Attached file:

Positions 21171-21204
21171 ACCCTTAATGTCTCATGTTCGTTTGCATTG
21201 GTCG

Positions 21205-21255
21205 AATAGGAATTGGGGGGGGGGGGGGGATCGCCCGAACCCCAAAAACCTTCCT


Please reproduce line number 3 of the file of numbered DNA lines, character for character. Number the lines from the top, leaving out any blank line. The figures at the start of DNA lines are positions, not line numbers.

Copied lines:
21201 GTCG